The words of the Curator



Throughout an eclectic artistic journey, I have processed, under the banner of hybridity, the fragile condition of human reality. The practice of painting and sculpture, in particular, has revealed physical and mental territories beyond conventional boundaries, allowing me to unlearn, re-understand the emotions, choices, and tensions that characterize perception and behavior in everyday life.
From these experimental and observational findings, I made a valuable discovery: the fusion of vulnerability and the body, rooted in the history of human societies over millennia, yet the digital revolution with the still unwritten chapter on artificial intelligence and the metaverse has reaffirmed its fundamental anthropological structure even in the contemporary era of the infosphere, as defined by philosopher Luciano Floridi. This reflection has marked not only the formal and aesthetic perspective but has also had a profound impact on me philosophically, ethically, and politically.
Another but convergent aspect. International contemporary art exhibitions are increasingly using art as an abstract entity separated from reality. Art seems to be confined more and more to ideologically coded spaces like museums, fairs, and galleries. Claudio Parmiggiani, among artists with an international voice, raised an interesting question: What can be built in art today, starting from the offensive, fashionable, and festive optimism of an art world that, while everything is burning, points us to Disneyland as a perspective?
Personally, in response to the current dramatic situation, I felt the need to react artistically by escaping the predetermined anesthetic spaces that relegate art to the margins and tried to bring into the world, as Alighiero Boetti affirmed. I work to rehabilitate the “contemporary cathedrals of vulnerability,” including former prisons, hospitals, slaughterhouses, barracks, churches, factories, schools… and other places in a state of severe abandonment. My research in these spaces aims to create a potential experiential environment, a meditative space characterized by crystalline transparency, in order to recover a ritual dimension open to the other, in which artists and participants can immerse themselves to listen to the vibrations of pre-existing elements along with the sensitivity and energy of the Communicative Artistic Organisms (CAO) that I have developed over the years. Exhibition spaces become places where an unparalleled process of relationships unfolds, revealing a shared lexicon.
I named these devices Communicative Artistic Organisms because they have no fixed and finished form but are composed of an ever-evolving “Cosmic-Weave-Fabric” where everything is in a state of change: chemical reactions, fermentations, chromatic alterations, and decay. This name reinforces the idea that art is a process closely linked to life as raw material and involves an active and inclusive interpretive nature between artists and participants.
From these and many other experimental and observational experiences, the BOOK entitled “Corpus et Vulnus: homage to the masters Tàpies, Kiefer, Parmiggiani” was born. The ideas presented in the book were then transformed into creative works during a unique and unrepeatable ARTISTIC RESIDENCY that we organized at the former Pontifical Prison of Velletri, a space of over a thousand square meters built in 1861 by the Romani family. During the six months of residency, I collaborated with a group of students and painting and sculpture technicians from the Academy of Fine Arts in Rome, as well as teachers and professionals in cinema, dance, music, and photography. Together, we explored this space, which had been in a state of hibernation for about thirty years.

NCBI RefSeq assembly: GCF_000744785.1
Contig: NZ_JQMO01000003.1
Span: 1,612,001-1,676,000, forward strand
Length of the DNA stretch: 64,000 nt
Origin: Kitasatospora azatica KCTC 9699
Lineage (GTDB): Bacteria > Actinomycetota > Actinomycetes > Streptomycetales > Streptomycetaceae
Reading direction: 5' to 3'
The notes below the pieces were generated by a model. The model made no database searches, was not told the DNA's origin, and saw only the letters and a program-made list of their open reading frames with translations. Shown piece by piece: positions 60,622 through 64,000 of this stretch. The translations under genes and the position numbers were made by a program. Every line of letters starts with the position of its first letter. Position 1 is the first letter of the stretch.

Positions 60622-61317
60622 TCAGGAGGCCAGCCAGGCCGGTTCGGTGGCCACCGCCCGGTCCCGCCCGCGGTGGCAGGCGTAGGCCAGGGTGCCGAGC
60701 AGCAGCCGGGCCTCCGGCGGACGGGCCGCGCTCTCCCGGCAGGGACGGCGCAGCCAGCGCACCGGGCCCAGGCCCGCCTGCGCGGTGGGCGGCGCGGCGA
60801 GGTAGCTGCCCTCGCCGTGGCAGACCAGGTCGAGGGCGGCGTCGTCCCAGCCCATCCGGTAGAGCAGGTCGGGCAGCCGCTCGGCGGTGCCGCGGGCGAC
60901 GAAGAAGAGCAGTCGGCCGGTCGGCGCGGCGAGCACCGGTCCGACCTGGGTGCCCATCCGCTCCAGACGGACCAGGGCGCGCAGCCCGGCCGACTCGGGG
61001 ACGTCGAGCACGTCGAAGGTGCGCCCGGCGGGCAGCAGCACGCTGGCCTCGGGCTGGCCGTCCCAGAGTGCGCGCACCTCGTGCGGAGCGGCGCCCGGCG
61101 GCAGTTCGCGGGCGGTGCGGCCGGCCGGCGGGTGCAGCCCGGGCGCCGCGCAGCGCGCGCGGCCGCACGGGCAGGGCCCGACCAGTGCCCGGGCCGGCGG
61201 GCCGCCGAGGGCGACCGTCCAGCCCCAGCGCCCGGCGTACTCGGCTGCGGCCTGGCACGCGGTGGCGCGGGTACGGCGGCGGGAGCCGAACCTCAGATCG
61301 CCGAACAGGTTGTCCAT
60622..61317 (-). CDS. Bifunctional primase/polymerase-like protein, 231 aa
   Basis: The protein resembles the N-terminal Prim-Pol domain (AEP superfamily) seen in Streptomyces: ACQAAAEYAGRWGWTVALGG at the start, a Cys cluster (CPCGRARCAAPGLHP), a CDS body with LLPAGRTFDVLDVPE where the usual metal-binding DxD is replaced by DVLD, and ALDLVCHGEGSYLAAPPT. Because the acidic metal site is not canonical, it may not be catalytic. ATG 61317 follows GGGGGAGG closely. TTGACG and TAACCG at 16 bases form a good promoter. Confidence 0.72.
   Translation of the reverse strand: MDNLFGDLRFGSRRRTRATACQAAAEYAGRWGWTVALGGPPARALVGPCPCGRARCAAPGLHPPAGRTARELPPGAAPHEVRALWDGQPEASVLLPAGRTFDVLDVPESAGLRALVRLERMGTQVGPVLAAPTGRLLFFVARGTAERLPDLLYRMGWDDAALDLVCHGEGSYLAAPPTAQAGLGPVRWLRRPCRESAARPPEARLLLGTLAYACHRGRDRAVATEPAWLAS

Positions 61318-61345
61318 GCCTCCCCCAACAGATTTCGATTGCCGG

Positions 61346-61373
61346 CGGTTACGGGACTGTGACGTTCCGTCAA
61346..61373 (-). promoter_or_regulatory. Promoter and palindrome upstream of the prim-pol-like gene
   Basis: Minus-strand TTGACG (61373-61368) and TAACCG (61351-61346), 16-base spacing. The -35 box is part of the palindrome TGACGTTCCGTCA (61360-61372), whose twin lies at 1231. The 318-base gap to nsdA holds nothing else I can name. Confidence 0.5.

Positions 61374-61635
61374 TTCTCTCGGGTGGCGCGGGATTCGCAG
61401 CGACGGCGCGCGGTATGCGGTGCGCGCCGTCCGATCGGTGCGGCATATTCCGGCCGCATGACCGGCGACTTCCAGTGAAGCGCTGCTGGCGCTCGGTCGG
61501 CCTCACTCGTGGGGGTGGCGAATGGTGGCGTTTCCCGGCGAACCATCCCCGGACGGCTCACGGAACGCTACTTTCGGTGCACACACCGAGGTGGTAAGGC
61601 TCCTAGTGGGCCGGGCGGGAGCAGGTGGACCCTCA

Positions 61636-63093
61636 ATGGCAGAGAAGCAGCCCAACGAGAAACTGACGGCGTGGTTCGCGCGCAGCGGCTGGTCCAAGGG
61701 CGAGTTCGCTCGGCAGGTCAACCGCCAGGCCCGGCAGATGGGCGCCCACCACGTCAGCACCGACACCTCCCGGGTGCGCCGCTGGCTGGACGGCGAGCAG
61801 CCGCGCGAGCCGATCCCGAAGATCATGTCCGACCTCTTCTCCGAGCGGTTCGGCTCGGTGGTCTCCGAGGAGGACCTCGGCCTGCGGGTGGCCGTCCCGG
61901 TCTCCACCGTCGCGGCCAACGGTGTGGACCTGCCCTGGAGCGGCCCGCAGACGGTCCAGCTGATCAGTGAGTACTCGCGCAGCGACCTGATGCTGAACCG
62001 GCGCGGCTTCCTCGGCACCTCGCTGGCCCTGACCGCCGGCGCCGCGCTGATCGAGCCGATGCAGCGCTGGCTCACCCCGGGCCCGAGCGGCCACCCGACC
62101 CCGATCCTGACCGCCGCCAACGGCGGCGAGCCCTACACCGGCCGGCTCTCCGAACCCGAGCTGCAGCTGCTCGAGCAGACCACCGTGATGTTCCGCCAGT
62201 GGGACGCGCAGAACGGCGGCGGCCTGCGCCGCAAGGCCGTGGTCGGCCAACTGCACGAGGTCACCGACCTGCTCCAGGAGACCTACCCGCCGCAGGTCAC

We dedicated these months to create a deep, articulated, critical, fragile, and necessary “intellectual space.” Through unusual perspectives guided by the concept of transdisciplinarity, we practiced an inclusive and open relational life in which it was possible to explore and unveil the nature of the multiple connections between isolated issues, in a space where questions are revisited, alternatives reconsidered, and interrelationships revealed (UNESCO – Division of Philosophy and Ethics, 1998).
The final result was the birth of the VulnerarTe MOVEMENT, the creation of the SHORT FILM “Vulnerare,” and the TRANSDISCIPLINARY PERFORMATIVE PRACTICE “iosonovulnerabile.” These interconnected activities encapsulate the essence of an immersive site-coexistence experience, which we are presenting to students and the public at the former Pontifical Prison of Velletri.
But there’s more. The structure that hosted us was owned by the State for many years. Today, it is one of the seven million abandoned buildings in Italy. Several proposals have been made for its conversion for various purposes, such as apartments or a shopping center. We don’t know many details about its bureaucratic history, but the question of how to requalify it has troubled the last three municipal administrations, eager to recover the building in a useful way. Thanks to an expenditure of 1.3 million euros, the former prison has been preserved from any real estate speculation and is now owned by the Municipality of Velletri.
For one of the many accidental synchronicities that mark our path, the project presented in these pages represents the last experience and living testimony of the building in the state in which it has come to our attention, preserving the memory and original traces of its two-century history. The book, the artistic residency, the short film, the transdisciplinary performative practice, and the photographic shots of the entire residency process, along with the testimonials of the protagonists, constitute the final documentation before the architectural renovation and the change of destination and use of the nineteenth-century structure, expected in the coming months.